GPX files

NOTES: 

- THE FOLLOWING GPX FILES DO NOT INCLUDE A TEMPORARY DETOUR DUE TO ROAD WORKS CLOSING THE AQUADUCT OVER THE SEINE UNTIL SEPTEMBER 2018: SEE SHEETS 10 AND 10A OF MY PRINTED INSTRUCTIONS 

- THE GPX FILES ALSO USE THE PREVIOUS, SLIGHTLY LONGER VERSION OF THE ROUTE BETWEEN GOURNAY AND ST GERMER: TO USE DISUSED RAILWAY TO CUT OUT A HILL AND A COUPLE OF MILES, EITHER LOOK AT SHEET 4 OF MY PRINTED INSTRUCTIONS OR SIMPLY FOLLOW THE YELLOW AVENUE VERTE SIGNS (THE "OFFICIAL ROUTE") BETWEEN GOURNAY AND ST GERMER.


This file is a plot kindly made on Riding with GPS by Marcus Atkinson in 2017. He says it can  easily be used to make a GPX/TCX file

Peter Kidd has made these files into a published "my places" map. He did this in order to be able to download the route onto his tablet and use even without being continuously online. Here is what he found:

"Although one cannot get access to 'My places" maps without an internet connection, I realised that if you load such a map onto a mobile device while one does have an internet connection (e.g before setting off from home), and then switch to Flight/Aeroplane mode, the loaded map and route remain accessible. So, for someone like me, who has a Google Nexus 7 but no smartphone, it's possible to carry your electronic route map as well as the printed-out paper instructions."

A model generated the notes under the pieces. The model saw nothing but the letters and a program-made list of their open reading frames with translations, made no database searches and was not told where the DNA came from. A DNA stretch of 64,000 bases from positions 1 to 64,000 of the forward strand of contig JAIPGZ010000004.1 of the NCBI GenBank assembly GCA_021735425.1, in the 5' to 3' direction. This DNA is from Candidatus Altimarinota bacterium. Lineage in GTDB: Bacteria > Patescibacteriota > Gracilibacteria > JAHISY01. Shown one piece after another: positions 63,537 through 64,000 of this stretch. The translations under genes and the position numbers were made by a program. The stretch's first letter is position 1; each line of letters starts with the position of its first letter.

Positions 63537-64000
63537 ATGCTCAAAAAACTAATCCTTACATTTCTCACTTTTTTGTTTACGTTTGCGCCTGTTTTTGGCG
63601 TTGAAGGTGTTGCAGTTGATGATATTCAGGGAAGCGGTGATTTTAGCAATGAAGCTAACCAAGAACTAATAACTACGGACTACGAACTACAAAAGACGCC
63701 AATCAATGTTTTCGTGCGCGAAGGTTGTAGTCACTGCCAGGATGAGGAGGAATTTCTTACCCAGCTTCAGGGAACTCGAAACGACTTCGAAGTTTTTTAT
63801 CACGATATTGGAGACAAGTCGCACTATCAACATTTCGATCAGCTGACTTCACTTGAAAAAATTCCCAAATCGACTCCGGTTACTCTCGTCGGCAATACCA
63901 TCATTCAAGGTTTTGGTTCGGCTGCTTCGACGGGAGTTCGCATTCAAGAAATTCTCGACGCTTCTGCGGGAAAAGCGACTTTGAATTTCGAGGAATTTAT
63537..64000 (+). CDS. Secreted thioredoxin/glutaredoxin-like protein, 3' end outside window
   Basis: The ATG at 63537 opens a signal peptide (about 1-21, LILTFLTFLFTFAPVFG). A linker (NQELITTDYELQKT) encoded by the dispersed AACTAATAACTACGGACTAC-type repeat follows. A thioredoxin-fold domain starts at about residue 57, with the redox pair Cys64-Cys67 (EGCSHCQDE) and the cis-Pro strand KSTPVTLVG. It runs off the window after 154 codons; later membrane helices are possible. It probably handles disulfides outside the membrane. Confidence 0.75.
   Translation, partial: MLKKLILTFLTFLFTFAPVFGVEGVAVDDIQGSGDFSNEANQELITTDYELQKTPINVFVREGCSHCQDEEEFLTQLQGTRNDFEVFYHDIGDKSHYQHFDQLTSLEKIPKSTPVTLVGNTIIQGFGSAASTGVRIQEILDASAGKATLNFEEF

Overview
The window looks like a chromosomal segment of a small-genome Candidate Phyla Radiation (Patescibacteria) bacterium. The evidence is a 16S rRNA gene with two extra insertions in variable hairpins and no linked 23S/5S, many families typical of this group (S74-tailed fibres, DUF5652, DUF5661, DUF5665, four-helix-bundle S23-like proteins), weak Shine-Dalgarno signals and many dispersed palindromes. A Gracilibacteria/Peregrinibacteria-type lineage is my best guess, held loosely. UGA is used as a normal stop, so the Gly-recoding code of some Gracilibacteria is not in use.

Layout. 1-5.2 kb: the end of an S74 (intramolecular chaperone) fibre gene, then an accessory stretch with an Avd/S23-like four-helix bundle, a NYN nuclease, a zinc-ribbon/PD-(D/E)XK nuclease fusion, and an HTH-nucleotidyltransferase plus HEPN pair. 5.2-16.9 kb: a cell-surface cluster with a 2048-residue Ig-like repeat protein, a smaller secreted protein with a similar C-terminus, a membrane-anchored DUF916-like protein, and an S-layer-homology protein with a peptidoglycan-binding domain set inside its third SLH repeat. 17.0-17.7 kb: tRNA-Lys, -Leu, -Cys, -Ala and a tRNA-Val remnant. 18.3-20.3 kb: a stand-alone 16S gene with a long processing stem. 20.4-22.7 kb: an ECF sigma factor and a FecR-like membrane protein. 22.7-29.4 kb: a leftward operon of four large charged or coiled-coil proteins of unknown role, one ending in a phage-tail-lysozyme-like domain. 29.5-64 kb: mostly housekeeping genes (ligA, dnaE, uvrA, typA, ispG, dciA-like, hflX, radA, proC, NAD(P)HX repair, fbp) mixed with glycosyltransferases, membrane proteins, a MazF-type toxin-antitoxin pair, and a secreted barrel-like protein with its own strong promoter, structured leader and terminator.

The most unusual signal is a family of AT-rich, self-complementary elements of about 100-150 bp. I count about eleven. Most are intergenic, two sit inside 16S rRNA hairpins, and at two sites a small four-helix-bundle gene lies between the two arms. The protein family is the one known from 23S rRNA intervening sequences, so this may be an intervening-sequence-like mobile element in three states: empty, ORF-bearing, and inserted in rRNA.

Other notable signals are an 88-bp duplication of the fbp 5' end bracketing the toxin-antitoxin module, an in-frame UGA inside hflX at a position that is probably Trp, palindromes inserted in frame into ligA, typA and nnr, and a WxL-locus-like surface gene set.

In addition:

Martin Collett, a rider who did this route fast on a road bike in 2011,  constructed  accurate GPX files of the route.


Open this zipped file and you can either download four separate GPX files (see Martin's note below) or a single file if your GPS can handle a large one.. 

I'm told they work with Viewranger, a useful mapping app.

Martin says:

"These four  GPX files (my GPS is a few years old and can't store the entire journey as a single route, having a limit of 250 points per route) have a few 'proximity waypoints' at critical points (leaving on slip roads, the turning into the first forest) which makes a box pop up on the GPS so I don't miss the turn"

Martin also says that it also helped to read the route guide notes first, especially for the forest sections, just to get a sense of orientation.


 Peter Kidd has made these files into a published "my places" map. He did this in order to be able to download the route onto his tablet and use even without being continuously online. Here is what he found:

"Although one cannot get access to 'My places" maps without an internet connection, I realised that if you load such a map onto a mobile device while one does have an internet connection (e.g before setting off from home), and then switch to Flight/Aeroplane mode, the loaded map and route remain accessible. So, for someone like me, who has a Google Nexus 7 but no smartphone, it's possible to carry your electronic route map as well as the printed-out paper instructions."